The first sign of nephrotic syndrome in children is swelling of the face. In adults, it can be dependent edema. The signs and symptoms of nephrotic syndrome may include the following:

  • Facial swelling
  • Dependent edema (for example, ankle swelling)
  • Foamy urine (due to protein in urine)
  • Fatigue
  • Loss of appetite
  • Generalized edema (manifestation of fluid in tissues)
  • Diabetic retinopathy
  • Ascites
  • Pleural effusions
  • Hypercoagulability

How Do Doctors Diagnose Nephrotic Syndrome?

The usual first test done is dipstick urinalysis to determine the approximate amount of protein present in the urine. A 3+ result indicates the level of protein present in urine is in the nephrotic syndrome range. Other tests (sediment exams, albumen levels in the blood, biopsy of kidneys, for example) may be done to help determine any underlying causes. Children may have genetic testing done.

What Are Treatment Options for Nephrotic Syndrome?

The aim of treatment of nephrotic syndrome focuses on reducing symptoms and treating any underlying causes. Doctors may administer or prescribe the following types of medications:

Medical professionals administer medications on an individual basis and are best determined by your medical condition and your medical caregivers.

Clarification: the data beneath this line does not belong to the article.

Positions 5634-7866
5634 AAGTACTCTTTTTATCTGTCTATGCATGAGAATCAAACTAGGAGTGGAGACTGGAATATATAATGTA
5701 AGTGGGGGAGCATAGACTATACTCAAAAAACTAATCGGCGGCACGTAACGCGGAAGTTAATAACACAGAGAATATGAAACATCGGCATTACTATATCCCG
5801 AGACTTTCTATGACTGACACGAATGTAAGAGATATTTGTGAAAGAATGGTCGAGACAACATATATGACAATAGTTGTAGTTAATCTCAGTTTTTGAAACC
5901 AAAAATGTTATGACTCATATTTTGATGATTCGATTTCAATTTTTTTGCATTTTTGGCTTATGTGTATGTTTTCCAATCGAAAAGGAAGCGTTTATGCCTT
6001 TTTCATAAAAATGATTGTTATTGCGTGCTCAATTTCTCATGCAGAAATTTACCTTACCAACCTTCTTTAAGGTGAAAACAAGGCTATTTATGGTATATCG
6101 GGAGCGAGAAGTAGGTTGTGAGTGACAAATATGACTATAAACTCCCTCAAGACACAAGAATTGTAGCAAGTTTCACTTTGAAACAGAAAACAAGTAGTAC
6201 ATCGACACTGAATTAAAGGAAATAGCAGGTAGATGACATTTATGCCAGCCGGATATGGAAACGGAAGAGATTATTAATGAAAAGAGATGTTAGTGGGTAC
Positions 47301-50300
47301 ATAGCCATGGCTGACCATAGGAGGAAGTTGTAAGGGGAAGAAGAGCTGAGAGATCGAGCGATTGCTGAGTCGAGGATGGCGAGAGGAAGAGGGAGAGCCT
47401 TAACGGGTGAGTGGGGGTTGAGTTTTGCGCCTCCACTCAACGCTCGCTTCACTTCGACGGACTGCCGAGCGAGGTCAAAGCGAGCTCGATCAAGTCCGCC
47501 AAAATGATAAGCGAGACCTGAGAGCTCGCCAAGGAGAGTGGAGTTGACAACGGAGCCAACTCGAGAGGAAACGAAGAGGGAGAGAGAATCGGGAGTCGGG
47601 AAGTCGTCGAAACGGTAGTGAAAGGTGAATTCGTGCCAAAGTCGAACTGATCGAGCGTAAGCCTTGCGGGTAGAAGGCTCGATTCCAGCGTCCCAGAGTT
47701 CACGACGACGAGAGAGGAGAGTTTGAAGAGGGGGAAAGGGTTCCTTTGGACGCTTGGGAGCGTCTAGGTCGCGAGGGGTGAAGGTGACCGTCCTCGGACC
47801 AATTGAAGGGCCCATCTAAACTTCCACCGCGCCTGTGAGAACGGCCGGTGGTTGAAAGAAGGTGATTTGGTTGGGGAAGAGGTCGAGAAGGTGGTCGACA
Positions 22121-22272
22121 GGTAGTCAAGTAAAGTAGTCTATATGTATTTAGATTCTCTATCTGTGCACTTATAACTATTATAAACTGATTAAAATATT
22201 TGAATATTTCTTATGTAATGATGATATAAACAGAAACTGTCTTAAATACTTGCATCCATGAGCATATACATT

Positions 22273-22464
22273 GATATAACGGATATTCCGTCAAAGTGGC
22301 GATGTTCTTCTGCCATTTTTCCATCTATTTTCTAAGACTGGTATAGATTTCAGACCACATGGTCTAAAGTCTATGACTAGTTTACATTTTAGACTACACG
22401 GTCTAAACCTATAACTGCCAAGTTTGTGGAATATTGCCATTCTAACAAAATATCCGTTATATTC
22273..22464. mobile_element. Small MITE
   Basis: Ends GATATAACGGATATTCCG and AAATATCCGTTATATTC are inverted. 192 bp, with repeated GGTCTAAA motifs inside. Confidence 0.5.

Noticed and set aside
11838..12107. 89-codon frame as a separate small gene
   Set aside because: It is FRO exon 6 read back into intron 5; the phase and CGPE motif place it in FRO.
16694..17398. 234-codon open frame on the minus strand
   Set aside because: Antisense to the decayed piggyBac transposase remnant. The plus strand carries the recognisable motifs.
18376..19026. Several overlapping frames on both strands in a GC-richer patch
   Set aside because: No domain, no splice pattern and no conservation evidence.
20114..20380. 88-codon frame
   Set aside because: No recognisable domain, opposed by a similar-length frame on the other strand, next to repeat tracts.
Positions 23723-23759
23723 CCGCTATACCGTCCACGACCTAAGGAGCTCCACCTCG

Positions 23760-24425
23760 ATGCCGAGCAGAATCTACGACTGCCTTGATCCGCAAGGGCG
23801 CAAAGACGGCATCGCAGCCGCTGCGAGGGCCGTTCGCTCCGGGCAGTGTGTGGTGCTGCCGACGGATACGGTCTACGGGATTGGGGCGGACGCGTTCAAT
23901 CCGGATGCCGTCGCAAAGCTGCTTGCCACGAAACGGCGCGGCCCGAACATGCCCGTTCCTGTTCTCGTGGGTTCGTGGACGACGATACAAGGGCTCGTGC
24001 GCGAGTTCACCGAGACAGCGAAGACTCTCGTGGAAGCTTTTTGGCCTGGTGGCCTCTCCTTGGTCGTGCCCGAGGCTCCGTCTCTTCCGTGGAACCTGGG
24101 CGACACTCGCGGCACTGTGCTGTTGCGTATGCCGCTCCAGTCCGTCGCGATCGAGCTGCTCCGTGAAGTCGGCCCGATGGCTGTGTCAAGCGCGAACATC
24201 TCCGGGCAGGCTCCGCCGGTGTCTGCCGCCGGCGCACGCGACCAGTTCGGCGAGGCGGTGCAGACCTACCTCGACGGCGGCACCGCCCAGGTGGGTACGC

Are There Home Remedies for Nephrotic Syndrome?

Most home remedies for nephrotic syndrome are based on diet considerations that may reduce symptoms of edema. Choosing lean (low fat and low cholesterol) sources of protein, a low-salt diet, and limiting foods high in glucose may be helpful. Some recommend zinc supplements, but people should consult their doctors before using them.

What Are Complications for Nephrotic Syndrome?

Complications of this syndrome include the following:

What Is the Prognosis for Nephrotic Syndrome?

Infants with the disease have a poor prognosis; survival is possible with dialysis and kidney transplant. Those with acute disease have a good prognosis if the underlying causes can be treated. Those with chronic disease have a more guarded prognosis especially if they develop complications.

Is It Possible to Prevent Nephrotic Syndrome?

It may be possible to prevent some types of the disease by stopping the underlying cause (prevention of kidney trauma, avoiding heroin use) while it's impossible to prevent the other types (genetic cause). In general, if it's possible to prevent the underlying cause, it's possible to prevent the disease.

Health Solutions From Our Sponsors

Nephrotic syndrome is a disorder of the kidneys.

Nephrotic Syndrome Symptom

Ascites

The organs of the abdomen are contained in a sac or membrane called the peritoneum. Normally the peritoneal cavity contains only a small amount of fluid, although in women this can vary (by 20 ml, or less than an ounce) depending on the menstrual cycle. Ascites is the term used to denote increased fluid in the peritoneal cavity, a situation that is not normal.

Reviewed on 11/26/2019
References
Cohen, E. "Nephrotic Syndrome." Medscape.com July 9, 2019. <https://emedicine.medscape.com/article/244631-overview#a4>.